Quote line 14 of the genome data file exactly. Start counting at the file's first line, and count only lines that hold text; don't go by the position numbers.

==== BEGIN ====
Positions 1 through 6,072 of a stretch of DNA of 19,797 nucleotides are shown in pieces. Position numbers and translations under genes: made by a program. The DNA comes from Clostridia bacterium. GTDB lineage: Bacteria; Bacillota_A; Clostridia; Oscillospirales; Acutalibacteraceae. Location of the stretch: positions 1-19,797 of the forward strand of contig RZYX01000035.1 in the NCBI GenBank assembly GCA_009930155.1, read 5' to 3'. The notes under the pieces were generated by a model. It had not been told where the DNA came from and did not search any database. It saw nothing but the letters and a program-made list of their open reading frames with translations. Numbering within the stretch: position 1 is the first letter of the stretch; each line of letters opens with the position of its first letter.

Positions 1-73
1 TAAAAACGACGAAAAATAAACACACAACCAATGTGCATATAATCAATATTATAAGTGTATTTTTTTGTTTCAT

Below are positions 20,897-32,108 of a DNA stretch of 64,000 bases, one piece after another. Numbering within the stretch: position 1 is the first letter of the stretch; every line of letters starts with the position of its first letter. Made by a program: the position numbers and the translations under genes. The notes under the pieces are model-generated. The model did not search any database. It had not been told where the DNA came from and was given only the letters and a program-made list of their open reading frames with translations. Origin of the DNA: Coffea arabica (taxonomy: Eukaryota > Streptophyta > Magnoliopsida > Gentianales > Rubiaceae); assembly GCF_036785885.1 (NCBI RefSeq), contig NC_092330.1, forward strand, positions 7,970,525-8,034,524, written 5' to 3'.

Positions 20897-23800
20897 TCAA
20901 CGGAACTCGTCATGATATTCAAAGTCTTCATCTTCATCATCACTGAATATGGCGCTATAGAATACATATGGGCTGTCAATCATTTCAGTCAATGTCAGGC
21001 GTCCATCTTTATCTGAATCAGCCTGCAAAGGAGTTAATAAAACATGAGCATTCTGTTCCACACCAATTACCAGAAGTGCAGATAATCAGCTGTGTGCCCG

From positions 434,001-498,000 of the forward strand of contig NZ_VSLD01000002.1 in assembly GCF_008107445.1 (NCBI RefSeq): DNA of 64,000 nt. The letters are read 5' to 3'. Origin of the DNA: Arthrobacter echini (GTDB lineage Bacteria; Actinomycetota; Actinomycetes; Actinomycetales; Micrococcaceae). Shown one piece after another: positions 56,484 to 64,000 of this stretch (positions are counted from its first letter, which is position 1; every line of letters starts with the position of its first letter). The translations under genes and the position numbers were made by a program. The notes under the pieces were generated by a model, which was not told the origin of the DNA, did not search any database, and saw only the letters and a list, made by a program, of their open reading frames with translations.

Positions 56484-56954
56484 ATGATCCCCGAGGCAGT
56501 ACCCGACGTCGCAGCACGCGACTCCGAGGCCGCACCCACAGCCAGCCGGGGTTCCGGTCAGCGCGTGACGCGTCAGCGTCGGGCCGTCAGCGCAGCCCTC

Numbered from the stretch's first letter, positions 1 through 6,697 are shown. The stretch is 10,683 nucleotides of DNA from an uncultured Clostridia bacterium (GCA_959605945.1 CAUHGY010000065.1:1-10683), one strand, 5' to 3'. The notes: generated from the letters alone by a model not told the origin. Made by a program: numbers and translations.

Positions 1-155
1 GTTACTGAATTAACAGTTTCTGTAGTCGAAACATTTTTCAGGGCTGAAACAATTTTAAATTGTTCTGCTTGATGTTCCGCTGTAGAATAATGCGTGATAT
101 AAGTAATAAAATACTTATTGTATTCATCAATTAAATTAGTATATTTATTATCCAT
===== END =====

Positions 1-155